What considerations are you making for furloughed workers return or redundancy?

In the second of a two-part HR on the Offensive podcast with our partners Norton Rose Fulbright (you can read part one here), we discussed the issues of furlough and redundancy for HR teams and the businesses they operate within. Once again Cathy and Chris from LACE Partners spoke to Paul Griffin, Head of Employment at Norton Rose Fulbright, to discuss key questions that many HR directors are asking, especially given the recent government announcements about extending the Coronavirus Job Retention Scheme to October this year. Below we’ve set out some of the key questions.

What can I ask my employees to do while on furlough without jeopardising our claim from the Coronavirus Job Retention Scheme?

The first key point in answering this question is in relation to whether the employee is providing any services to their employer, or even a company linked to their employer, because the employee cannot provide services to their employer when they are furloughed. If an employee is on the Job Retention Scheme (“furloughed”) they can volunteer or work with another organisation not linked to their employer but they cannot be asked by their employer to provide any services. The government guidance states that the worker can undertake training, although the employer will be required to pay National Minimum Wage whilst undertaking the training.

There is also the issue of meetings that happen within the organisation. For example company-wide meetings that take place; in this instance employers should take a ‘passive’ approach and not make any meetings compulsory, to avoid the risk of being seen to be ‘crossing the line’ in terms of what the employee is reasonably expected to do whilst on furlough.

What if you are ‘topping up’ an employees salary? Can you request that they undertake additional work?

Realistically that isn’t the best position to put yourself in as an employer. As part of the furlough scheme you have to make a declaration to HMRC that you have not required employees to work during the period the employee was on furlough, so to request that they do complete work whilst on furlough puts you in to a compromising position.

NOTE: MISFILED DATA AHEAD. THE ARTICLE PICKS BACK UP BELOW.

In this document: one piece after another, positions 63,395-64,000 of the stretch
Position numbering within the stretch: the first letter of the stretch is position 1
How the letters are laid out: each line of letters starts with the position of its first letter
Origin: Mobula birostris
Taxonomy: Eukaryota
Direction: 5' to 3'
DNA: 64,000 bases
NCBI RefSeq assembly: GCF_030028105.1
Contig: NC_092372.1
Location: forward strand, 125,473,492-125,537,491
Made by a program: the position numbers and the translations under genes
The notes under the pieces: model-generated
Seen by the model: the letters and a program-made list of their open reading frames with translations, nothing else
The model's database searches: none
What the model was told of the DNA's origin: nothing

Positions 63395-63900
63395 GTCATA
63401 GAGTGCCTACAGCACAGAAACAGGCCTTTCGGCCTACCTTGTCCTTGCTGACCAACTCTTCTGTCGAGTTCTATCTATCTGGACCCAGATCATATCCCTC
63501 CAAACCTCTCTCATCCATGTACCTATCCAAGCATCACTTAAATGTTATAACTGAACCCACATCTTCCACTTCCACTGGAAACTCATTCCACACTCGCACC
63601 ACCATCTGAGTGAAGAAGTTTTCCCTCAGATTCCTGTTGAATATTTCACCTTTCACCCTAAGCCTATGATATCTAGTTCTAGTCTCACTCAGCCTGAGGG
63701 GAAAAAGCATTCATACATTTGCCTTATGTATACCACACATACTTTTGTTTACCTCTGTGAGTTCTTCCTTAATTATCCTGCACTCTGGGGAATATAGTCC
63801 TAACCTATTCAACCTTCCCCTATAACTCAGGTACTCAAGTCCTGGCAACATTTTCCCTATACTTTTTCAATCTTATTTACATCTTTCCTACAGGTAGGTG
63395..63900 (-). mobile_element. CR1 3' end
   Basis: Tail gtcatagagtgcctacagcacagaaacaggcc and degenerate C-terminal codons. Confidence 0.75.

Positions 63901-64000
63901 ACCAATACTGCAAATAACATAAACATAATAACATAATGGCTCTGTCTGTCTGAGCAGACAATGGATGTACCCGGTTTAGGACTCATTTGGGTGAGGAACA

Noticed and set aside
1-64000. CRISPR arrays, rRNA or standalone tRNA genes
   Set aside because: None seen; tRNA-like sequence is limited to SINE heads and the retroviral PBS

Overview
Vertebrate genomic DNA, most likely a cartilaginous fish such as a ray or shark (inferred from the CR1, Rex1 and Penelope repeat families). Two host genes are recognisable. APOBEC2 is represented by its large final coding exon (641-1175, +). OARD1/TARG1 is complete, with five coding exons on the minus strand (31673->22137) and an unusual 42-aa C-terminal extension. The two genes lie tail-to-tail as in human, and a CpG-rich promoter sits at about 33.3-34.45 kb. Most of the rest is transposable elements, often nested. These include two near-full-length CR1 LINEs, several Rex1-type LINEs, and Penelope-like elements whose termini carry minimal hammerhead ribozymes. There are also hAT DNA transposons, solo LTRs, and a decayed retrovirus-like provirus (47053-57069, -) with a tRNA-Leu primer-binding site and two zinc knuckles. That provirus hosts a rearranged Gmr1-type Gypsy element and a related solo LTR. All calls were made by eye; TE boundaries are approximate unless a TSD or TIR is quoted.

It is a challenging situation because during this difficult time an employer may find themselves looking to undertake a collective consultation pursuant to a redundancy process and so there is a fine line to tread between trying to keep employees engaged and keeping them informed in relation to essential communications which form part of the consultation. As with some of the advice in the previous blog the communication to your employees, and being clear in the arrangements for furlough, is vital to ensure that you can have a smooth transition back to work, or when you need to start going through the redundancy consultation process that employees make themselves available.

What are the legal considerations I need to take/questions I should be asking when thinking about bring people back from furlough?

The decision to bring people back should be based on objective business need principles. Differentiation shouldn’t be on the basis of any protected characteristics , for example, selecting people based on their childcare arrangements, or people that are not pregnant or shielding. If you clearly anchor the reason for returning specific workers to business needs then that would be the best approach.

As an example, if you have a business where you have 100 workers who all undertake a similar job and up until now your business hasn’t been able to operate, but now you are able to bring back workers in a piecemeal fashion – how do you decide?

All employees who can continue to work from home should, adhering to government guidance. In addition health and safety risk assessments will need to be completed. After that consideration as to who could return to work could be firstly on a voluntary basis, but then if you don’t get the response you need you should consult with employees. Employers will find that many employees simply cannot work for personal reasons, so bringing out those issues as soon as possible is essential to ensure any smooth transition for the workforce returning.